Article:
Bolting is a common problem for biennials like cabbage.

When Does Bolting Occur in Plants?

by Jamie Malone

You walk into your vegetable garden and notice a tall, flowered stalk growing from the center of your lettuce (Lactuca sativa) or clusters of tighlty growing triangular-shaped leaves growing from the tops of your basil (Ocimum basilicum) and wonder what is going on. Your plants are most likely bolting, a common problem for vegetable gardeners, that will affect the taste and production of your plants. Knowing the causes and ways to prevent bolting will help you keep your garden from going to seed.


When a plant prematurely produces seeds and flowers, it's bolting. Typically, this is a problem for annual flowers and vegetables, such as lettuce and spinach (Spinacia oleracea), and biennials such as cabbage (Brassica pleracea), carrots (Daucus carota sativus), onions (Allium cepa), leeks (Allium porrum) and fennel (Foeniculum vulgare). It is also more common in cool-weather crops.


Bolting is brought on by stress. The most common cause is temperature stress. Extreme changes in weather, like high heat following a cooler spring or cold nights followed by hot days, will cause plants to bolt. Unseasonalby cold weather may also cause bolting. Drought, changes in daylight hours and intense sunlight can also make plants bolt.


When they bolt, your plants become undesirable for eating because leaves will become tough and the flavor will turn bitter. Bolting will also cause them to stop producing new leaves, instead investing their energy in growing flowers and seeds. If your lettuce and other leafy greens bolt, you can harvest the remaining leaves, but don't allow them to continue growing because new leaves won't be appetizing. If basil bolts, snip off the forming flower shoots as soon as you see them. This will perserve the flavor and texture of the leaves and cause the plant to produce new leaves.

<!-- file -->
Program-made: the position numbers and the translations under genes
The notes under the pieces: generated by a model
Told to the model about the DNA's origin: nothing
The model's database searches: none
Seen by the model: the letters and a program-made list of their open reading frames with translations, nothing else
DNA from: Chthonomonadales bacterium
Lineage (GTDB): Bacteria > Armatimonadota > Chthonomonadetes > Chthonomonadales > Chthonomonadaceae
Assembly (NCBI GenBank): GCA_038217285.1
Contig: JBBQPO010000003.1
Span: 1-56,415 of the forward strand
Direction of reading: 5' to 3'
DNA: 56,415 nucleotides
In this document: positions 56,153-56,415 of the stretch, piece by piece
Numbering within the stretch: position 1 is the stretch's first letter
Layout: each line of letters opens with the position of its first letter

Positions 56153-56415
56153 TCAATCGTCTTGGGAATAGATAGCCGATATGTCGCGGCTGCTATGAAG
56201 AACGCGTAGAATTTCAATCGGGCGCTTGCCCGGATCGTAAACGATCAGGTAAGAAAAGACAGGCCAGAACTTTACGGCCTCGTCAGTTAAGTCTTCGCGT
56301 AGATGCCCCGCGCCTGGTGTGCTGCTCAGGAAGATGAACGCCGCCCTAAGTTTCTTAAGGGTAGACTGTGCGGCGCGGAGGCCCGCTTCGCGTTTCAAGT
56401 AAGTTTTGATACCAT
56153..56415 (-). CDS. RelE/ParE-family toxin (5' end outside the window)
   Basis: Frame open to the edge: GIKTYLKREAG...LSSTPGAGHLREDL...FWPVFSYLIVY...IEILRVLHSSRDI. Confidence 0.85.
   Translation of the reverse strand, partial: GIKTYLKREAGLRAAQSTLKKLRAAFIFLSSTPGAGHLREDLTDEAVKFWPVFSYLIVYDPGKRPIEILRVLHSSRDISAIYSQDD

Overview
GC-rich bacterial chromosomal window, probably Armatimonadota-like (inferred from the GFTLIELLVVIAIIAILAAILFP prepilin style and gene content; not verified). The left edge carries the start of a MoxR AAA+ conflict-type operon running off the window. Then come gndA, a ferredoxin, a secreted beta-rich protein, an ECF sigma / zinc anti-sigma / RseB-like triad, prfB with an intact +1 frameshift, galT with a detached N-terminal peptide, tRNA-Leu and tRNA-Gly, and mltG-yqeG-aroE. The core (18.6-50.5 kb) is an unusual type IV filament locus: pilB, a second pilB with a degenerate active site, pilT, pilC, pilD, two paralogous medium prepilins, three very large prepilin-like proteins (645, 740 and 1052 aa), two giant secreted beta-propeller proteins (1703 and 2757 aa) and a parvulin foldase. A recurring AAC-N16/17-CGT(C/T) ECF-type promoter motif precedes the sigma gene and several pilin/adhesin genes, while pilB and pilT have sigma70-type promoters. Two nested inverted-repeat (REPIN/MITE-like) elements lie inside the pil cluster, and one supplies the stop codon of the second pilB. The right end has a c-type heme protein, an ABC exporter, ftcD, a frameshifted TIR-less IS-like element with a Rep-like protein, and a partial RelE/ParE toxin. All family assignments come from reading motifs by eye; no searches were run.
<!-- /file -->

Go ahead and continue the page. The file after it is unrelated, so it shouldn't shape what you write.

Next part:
You can prevent bolting by purchasing bolt-resistant cultivars from your local gardening store. Select smaller plants for your garden that have a stem thickness less than that of a pencil. These plants are less developed and less likely to bolt when weather turns warm. Keep plants indoors or in a greenhouse until weather is stable, and keep your plants watered to prevent drought stress. In hot climates, place plants under shade cloth to protect them from intense light and heat.

About the Author

Jamie Malone has always been passionate about writing and decided to pursue the craft professionally in 2009. She was published in the 2010 and 2011 "O' Cat Literary Magazine." She is a Magna Cum Laude graduate of California State University, San Marcos as a literature and writing major.

Photo Credits

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